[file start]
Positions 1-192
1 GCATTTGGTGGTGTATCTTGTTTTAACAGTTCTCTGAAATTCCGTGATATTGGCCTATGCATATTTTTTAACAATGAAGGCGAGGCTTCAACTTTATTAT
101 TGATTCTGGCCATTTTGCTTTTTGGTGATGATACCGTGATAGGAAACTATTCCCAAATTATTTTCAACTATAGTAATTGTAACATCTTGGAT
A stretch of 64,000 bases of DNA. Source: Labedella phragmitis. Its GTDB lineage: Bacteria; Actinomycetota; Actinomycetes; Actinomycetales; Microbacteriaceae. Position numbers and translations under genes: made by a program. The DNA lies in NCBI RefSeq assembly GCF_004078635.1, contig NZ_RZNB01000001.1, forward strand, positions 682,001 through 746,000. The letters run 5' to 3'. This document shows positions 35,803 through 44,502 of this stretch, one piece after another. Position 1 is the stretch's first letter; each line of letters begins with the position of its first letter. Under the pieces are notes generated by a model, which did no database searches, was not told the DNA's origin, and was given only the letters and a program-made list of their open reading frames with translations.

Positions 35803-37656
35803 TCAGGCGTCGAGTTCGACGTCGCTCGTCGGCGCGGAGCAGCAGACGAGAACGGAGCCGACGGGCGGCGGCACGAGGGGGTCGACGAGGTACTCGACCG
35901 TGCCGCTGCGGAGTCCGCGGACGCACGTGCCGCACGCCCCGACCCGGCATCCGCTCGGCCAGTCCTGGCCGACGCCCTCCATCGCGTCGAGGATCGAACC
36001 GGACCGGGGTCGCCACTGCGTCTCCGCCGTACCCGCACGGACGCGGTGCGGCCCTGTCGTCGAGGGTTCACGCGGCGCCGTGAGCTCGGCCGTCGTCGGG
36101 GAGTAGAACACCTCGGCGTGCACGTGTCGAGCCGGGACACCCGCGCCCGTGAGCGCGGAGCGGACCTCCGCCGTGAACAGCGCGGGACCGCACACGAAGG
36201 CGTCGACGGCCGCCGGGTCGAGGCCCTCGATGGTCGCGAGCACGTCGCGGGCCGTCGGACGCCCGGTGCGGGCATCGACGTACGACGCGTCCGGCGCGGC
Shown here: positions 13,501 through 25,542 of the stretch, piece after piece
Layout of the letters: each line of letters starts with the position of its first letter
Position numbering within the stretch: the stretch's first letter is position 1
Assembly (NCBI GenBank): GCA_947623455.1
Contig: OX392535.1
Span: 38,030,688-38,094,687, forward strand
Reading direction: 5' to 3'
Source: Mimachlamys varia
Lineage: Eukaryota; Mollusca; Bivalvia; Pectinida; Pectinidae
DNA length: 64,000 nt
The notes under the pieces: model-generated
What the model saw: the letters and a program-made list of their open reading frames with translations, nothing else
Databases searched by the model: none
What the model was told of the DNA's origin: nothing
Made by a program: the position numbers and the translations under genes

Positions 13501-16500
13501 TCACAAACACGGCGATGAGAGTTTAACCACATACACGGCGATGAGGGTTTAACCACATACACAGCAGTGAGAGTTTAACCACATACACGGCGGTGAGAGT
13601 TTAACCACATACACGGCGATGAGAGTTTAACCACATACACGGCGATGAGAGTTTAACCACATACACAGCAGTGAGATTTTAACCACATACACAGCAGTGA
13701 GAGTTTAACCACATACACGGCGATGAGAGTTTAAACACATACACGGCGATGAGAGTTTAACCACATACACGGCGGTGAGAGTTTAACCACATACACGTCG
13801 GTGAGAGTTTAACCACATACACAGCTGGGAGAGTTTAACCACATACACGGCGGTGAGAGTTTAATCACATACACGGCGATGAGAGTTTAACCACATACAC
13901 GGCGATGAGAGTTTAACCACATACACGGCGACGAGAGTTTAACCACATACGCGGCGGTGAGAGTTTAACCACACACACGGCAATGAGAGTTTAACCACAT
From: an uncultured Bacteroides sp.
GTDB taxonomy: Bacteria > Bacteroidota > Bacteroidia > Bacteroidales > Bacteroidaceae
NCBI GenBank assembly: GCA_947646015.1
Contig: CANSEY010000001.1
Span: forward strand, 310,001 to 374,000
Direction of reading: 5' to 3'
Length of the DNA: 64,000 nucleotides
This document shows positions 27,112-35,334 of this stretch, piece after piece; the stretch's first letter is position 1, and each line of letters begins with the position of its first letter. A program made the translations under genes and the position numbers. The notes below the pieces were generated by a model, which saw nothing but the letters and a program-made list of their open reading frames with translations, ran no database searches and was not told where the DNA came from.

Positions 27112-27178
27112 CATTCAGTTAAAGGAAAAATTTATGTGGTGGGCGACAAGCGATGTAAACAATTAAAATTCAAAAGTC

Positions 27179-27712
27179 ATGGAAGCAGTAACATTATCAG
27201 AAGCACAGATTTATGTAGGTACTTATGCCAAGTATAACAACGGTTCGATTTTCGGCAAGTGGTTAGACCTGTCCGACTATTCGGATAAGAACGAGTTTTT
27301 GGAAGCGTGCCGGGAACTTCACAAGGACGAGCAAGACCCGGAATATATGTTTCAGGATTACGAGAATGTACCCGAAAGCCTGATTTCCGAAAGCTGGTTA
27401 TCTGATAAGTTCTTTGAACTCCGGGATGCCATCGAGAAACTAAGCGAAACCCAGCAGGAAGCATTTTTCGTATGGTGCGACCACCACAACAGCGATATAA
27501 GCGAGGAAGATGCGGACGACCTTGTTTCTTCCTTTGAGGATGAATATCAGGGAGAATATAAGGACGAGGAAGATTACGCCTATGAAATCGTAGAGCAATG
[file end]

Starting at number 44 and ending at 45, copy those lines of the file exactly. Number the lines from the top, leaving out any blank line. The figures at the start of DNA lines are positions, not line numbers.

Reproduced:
27201 AAGCACAGATTTATGTAGGTACTTATGCCAAGTATAACAACGGTTCGATTTTCGGCAAGTGGTTAGACCTGTCCGACTATTCGGATAAGAACGAGTTTTT
27301 GGAAGCGTGCCGGGAACTTCACAAGGACGAGCAAGACCCGGAATATATGTTTCAGGATTACGAGAATGTACCCGAAAGCCTGATTTCCGAAAGCTGGTTA